Your council tax band stays the same for developments you make, but increase when tne next person buys it. If you move to a bigger place it is likely your Council Tax bill will increase.
Surely against all those savings the price of a bigger house can't be economical against the price of the conversion?
We have a loft conversion (was already done when we bought the house). I wouldnt have one again with small children as I dont like the bedrooms being on a different level - and nor do the kids! So it sits empty while the DDs share and the baby is in the box room. We are moving and one of the key requirements in our next place is 4 decent bedrooms all on one level.
Hmm lots to think about - thanks!
I'm going to ring round this week and see if I can get a builder to come and look at it. We plan to extend downstairs as well by taking half the garage, but downstairs has a much better layout anyway.
@emsyj37 my children are 6 and 9 and they love the whole adults floor children's floor thing!
Mine are 4 and 7 and will only sleep up there if an adult is with them - to be fair tho we are yards from the seafront and the wind really blows up there so it can feel a bit creepy. I have only slept up there once myself and I didn't like it!
Children don't stay little forever and a different floor for adults and teenagers is very appealing
I agree teens love it (and I loved the upper space for me) but I still feel if the kids are really small, it is best to move and get a bigger house with bigger ground floor if at all possible.
My girls were up and down in the night and going up and down stairs as opposed to the next room became a real pain. Plus I never quite felt safe up there as well!
What would the relative costs be? In London stamp duty and fees could easily exceed the cost of a loft conversion/extension.
If you like your existing house and area, then a loft conversion is definitely the better option. It's a lot cheaper than moving (no stamp duties, estate agent fees or associated fees like movers, all the new bits and pieces you inevitably have to do as soon as you move in etc) and it allows you to keep the house you have.
However, for a loft conversion, you do need a minimum height at the highest part of the current loft. I think it's something like 1.9m (But please don't quote me on that). If you don't, you have to raise the roof and that is a) expensive and b) may require additional permission. An easy way to check is to see if any other houses in your area have done it - we were only the second on our street but friends round the corner had done it and there are now 4 others on our street who have done it/ are starting it. And they've all come to our house to ask!).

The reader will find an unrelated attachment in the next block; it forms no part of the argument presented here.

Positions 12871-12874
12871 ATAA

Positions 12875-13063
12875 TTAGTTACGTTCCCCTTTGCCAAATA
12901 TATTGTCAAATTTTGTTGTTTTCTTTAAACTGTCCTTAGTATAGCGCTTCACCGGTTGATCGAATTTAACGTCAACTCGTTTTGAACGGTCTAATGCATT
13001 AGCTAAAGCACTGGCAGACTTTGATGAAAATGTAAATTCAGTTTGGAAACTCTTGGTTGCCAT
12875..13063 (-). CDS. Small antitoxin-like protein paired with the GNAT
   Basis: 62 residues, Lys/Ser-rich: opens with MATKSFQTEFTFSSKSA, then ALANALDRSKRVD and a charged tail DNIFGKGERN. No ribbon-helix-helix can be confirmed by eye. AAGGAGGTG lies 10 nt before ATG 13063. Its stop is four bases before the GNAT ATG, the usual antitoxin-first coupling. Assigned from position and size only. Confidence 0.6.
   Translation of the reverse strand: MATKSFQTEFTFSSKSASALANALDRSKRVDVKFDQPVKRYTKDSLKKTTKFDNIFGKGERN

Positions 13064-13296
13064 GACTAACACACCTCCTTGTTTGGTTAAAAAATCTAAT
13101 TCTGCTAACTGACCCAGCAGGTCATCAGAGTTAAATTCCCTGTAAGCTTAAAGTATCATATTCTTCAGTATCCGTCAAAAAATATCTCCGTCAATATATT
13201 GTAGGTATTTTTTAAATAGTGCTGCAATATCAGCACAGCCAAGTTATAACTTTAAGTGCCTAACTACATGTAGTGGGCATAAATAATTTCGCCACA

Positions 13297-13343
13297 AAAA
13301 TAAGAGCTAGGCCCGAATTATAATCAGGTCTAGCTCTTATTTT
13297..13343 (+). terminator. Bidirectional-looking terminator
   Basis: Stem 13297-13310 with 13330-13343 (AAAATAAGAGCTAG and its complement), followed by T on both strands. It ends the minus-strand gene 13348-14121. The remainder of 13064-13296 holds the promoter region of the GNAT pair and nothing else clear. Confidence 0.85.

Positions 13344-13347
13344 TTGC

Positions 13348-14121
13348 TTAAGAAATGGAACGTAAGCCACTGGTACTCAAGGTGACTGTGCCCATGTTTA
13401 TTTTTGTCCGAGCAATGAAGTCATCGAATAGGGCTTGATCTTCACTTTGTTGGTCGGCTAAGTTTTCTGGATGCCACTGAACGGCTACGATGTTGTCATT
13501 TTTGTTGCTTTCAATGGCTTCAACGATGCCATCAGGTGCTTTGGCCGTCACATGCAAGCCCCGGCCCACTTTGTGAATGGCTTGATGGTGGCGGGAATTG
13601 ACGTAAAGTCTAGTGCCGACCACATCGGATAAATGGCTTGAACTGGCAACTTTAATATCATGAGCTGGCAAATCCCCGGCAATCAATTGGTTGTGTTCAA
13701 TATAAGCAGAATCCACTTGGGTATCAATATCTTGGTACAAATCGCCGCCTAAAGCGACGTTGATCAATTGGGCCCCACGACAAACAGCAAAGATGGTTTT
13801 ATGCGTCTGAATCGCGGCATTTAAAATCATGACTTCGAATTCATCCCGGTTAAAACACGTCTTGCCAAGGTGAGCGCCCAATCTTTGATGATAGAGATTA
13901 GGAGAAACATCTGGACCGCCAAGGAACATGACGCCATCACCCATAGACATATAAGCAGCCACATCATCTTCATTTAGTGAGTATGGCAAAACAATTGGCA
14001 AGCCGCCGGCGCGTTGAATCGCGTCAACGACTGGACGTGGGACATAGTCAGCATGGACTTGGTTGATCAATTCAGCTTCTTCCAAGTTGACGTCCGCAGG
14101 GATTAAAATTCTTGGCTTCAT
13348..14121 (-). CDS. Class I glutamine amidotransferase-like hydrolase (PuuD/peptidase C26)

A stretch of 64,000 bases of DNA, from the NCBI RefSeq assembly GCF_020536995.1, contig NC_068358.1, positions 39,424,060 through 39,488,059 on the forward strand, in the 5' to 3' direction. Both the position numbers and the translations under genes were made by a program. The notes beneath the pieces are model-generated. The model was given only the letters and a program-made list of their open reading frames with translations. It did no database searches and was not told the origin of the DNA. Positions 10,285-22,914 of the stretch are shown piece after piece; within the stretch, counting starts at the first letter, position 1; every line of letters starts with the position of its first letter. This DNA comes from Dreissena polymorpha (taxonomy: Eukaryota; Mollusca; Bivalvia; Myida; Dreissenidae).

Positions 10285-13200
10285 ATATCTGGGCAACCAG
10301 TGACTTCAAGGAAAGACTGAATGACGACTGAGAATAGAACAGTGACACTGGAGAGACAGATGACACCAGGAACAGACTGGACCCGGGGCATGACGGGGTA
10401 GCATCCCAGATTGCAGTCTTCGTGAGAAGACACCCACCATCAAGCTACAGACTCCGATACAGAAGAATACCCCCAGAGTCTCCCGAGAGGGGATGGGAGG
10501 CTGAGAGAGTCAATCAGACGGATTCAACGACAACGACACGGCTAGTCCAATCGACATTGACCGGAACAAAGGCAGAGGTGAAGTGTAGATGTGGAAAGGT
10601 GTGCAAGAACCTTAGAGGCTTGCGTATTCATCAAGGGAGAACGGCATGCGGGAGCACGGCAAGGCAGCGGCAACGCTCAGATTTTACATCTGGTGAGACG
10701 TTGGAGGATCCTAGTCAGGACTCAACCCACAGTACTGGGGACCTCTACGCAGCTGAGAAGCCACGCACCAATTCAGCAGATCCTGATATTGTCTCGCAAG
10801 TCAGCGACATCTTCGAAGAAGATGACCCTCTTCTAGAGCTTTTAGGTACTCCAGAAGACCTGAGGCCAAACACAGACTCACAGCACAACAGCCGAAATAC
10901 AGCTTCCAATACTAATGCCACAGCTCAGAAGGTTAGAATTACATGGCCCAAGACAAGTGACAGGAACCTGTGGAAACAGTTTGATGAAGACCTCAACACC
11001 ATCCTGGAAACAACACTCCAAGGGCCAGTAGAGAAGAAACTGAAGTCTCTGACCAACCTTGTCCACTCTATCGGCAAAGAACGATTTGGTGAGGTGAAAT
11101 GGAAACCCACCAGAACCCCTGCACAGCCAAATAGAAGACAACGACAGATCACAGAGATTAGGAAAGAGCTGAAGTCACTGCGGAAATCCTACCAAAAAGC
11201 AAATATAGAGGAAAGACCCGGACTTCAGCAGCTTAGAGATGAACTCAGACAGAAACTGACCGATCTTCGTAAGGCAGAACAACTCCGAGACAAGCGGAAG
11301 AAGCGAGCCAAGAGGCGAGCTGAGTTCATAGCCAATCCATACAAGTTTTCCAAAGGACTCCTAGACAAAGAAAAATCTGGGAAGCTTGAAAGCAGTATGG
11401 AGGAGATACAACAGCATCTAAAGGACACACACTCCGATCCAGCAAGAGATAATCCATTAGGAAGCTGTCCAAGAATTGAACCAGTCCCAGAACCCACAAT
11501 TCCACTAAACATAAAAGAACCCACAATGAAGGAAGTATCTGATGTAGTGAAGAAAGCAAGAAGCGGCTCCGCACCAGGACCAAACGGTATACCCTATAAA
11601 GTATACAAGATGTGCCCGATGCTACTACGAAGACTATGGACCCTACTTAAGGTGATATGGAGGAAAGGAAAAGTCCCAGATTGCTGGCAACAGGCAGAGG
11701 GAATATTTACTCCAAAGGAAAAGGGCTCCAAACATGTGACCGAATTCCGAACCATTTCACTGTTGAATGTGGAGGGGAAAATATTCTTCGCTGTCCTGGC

For us, the loft is amazing as we were able to get a really good size room which means we have an absolutely beautiful bedroom with huge amounts of storage space. But another thing to check is how big the room will be. I know some people who have landed up with quite a small pokey room and haven't enjoyed it so much. It can be used as a playroom or guest room instead, but seems counterproductive to spend that much money in that case!
You can lower the floor rather than raise the roof - obviously best in a period house with high ceilings. Very messy and additional expense but its hard to get permission for raising roofline.
We've just done one which has taken us from a 4 bed 2 bathroom house to a 5 bed 3 bathroom house and the loft room is huge so a massive plus point for the house. It was much cheaper than moving and our upstairs was much smaller than the downstairs so it has actually put the house in proportion. Our kids are older, youngest is KS2, so the idea of being on a different floor to them is extremely appealing and gives us some real privacy. It was a huge job though and we had to have an entirely new roof as the pitches needed to be changed and it had to be raised. Thrilled to bits with it though and it has given our house a completely new lease of life. It also meant that we could give the child with the smallest bedroom our old bedroom and have a spare room which means that all the children have double rooms now which is really good for giving them space.